Planners find site visits to be an invaluable aspect of the planning and success of meetings and events, however, many still take a low-tech approach to them. Seven in ten (70 percent) say they use pen and paper to record information gathered on site visits. While many planners prefer their pen and paper method, others are showing interest in moving to electronically recording the information gathered on site visits including the ability to record notes or upload photos electronically.

The planning and communication does not stop after choosing the venue. Two-thirds of planners use (63 percent) and value (67 percent) meeting and event planning technology that allows for two-way communication with vendors. Making this portal mobile friendly would be a great improvement for many planners. Additionally, seven in ten planners use meetings and event technology to help them load and track budget info along the way, and while only one-third (33 percent) currently have technology that allows planners to survey their venue and vendors post-event, many express interest in having this option as a part of their meeting and event management technology.

What’s Next?
Education is key as many planners express frustration with not knowing where to go to learn about products in the marketplace that could address their specific needs. With a plethora of technology already available though, it is imperative that planners look to industry trade publications to learn about the latest features, attend industry events to see new technology in action and talk to their peers to learn about the most current offerings.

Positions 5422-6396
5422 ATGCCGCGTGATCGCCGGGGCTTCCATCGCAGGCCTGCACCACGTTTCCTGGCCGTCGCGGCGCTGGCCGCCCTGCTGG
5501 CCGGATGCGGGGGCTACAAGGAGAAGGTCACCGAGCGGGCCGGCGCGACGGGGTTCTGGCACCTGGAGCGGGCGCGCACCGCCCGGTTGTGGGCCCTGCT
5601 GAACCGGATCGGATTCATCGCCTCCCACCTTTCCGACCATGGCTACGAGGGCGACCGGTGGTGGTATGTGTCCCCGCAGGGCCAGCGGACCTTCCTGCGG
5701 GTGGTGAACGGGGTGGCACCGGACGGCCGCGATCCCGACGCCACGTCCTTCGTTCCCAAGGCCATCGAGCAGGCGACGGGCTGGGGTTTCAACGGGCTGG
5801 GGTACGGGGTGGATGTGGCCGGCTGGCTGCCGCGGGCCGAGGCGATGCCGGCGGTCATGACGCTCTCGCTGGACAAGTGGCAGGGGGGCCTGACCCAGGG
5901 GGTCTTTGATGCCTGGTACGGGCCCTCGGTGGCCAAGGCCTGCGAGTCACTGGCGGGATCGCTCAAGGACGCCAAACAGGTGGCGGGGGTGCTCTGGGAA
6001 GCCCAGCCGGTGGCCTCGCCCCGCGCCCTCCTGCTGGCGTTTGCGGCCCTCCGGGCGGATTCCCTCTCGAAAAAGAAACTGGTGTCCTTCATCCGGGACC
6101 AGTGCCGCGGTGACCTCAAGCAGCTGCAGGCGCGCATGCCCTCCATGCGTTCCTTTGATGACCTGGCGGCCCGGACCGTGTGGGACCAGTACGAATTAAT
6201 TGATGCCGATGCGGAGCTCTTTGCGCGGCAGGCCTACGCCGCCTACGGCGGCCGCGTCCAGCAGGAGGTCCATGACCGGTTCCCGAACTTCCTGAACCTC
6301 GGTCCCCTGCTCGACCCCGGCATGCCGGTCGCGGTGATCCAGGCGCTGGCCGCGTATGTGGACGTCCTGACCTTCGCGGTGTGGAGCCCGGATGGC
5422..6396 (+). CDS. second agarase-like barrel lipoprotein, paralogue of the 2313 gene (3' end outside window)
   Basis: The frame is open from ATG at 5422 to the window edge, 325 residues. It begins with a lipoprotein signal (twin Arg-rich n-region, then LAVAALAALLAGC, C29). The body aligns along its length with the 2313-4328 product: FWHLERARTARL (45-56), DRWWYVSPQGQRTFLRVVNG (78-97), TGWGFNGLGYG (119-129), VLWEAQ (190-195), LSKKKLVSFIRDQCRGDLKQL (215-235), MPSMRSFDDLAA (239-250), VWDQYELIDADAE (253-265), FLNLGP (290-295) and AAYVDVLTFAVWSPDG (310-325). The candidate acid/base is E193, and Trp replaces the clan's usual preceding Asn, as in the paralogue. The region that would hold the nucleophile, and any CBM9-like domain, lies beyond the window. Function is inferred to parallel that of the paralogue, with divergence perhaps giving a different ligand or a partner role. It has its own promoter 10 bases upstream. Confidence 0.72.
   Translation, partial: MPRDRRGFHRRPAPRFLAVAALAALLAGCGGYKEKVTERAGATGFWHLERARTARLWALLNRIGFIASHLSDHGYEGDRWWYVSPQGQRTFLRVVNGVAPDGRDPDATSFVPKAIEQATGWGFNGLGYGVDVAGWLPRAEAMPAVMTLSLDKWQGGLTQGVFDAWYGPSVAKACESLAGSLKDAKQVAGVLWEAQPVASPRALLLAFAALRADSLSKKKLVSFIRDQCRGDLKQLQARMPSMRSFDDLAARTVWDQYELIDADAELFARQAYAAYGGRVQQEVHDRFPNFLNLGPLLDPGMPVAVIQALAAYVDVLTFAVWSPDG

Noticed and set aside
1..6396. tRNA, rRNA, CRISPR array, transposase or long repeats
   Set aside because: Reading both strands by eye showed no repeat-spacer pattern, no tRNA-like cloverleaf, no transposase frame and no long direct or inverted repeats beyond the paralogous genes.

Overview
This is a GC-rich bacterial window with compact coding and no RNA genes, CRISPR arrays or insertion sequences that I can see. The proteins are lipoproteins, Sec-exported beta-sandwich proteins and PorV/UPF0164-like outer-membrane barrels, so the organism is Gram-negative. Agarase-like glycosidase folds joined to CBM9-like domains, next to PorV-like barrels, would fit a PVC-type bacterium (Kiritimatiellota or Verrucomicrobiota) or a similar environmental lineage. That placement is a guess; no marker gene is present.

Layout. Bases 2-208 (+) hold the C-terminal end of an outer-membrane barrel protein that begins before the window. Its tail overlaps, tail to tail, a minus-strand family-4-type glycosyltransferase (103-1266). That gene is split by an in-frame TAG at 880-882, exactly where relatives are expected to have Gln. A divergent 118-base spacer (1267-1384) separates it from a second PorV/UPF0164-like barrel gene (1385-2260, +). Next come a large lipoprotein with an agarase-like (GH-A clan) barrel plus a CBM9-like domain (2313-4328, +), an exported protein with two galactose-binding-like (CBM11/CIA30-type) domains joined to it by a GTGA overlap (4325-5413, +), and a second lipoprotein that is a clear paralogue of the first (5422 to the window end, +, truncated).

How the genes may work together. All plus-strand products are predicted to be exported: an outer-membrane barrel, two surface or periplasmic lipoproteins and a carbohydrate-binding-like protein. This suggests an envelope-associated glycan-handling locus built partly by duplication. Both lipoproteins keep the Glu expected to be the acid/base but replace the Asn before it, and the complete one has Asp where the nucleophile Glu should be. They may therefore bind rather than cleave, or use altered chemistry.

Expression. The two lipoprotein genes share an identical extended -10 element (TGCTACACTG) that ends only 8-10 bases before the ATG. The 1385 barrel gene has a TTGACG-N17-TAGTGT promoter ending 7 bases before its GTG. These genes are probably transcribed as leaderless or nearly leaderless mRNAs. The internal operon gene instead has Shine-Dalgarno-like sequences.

Methodology: This study used both a qualitative and quantitative approach. The qualitative side is based off of nine one-on-one in-depth interviews conducted with individuals with significant event-planning responsibilities. These took place in both April and August of 2016. The quantitative side consisted of a survey completed by 94 North American individuals with mid- (25-500 attendee) to large-scale (500+ attendee) event-planning responsibilities who were at least “somewhat involved” in planning or overseeing of meetings and events at their company and “involved” or “very involved” in the site sourcing process. This survey was fielded between May 18 and June 2, 2016.

Read the Full Report: The study, Site Sourcing Technology: Valued and Desired Features, is available free of charge exclusively to GBTA members by clicking here and non-members may purchase the report through the GBTA Foundation by emailing pyachnes@gbtafoundation.org. View a free preview of the research now.

Learn More: A webinar featuring industry experts from Lanyon and the GBTA Foundation will discuss trends and technologies when it comes to venue sourcing. Take a deeper dive into this research on November 10 at 2pm ET. Complimentary registration is available now.

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1 Comment

  • Michael Gentle
    October 27, 2016 at 9:29 am

    Great insight Kate! If I may, I would add two things. Firstly there should be a clear distinction between location (i.e. city) and venue. You’ve first got to make the right choice to hold the meeting or event in say, Berlin or Frankfurt, and only then does the choice of venue kick in. Secondly you’ve got to get the date right in terms of avoiding major events, holidays and competing events. If you get the date and location wrong, you will have reduced attendance, thus impacting event ROI even before you start organising the event.

    So the starting point for event planning is first finding the right date and location to maximise attendance, and only afterwards addressing the venue and all the downstream logistics and organisation. Fortunately, the technology exists for this.